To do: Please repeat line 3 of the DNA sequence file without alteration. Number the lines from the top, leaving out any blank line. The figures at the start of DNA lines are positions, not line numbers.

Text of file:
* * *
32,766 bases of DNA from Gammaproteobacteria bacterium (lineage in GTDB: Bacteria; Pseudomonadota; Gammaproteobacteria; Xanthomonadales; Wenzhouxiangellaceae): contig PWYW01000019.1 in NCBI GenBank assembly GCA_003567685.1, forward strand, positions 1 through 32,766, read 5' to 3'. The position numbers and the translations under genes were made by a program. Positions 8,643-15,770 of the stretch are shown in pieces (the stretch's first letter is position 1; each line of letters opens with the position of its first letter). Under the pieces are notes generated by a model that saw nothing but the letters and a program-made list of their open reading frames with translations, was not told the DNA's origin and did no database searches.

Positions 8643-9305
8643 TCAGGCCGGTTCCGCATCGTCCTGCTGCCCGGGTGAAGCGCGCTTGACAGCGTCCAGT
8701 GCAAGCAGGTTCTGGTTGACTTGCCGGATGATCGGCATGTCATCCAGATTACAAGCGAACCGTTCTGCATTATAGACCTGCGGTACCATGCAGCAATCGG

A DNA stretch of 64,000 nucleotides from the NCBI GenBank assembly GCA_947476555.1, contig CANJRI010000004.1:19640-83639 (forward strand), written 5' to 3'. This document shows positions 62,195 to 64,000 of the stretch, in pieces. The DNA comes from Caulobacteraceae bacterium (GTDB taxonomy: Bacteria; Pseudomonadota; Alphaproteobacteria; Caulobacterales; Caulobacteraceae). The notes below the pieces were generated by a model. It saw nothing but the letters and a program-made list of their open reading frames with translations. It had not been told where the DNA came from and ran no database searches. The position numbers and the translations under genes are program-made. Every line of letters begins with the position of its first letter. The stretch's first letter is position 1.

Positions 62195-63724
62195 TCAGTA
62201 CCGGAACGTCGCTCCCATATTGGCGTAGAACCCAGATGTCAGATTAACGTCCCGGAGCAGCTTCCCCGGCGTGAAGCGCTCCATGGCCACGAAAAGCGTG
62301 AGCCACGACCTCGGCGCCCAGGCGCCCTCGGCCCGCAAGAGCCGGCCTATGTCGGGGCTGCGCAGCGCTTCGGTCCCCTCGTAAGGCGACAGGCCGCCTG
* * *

8643 TCAGGCCGGTTCCGCATCGTCCTGCTGCCCGGGTGAAGCGCGCTTGACAGCGTCCAGT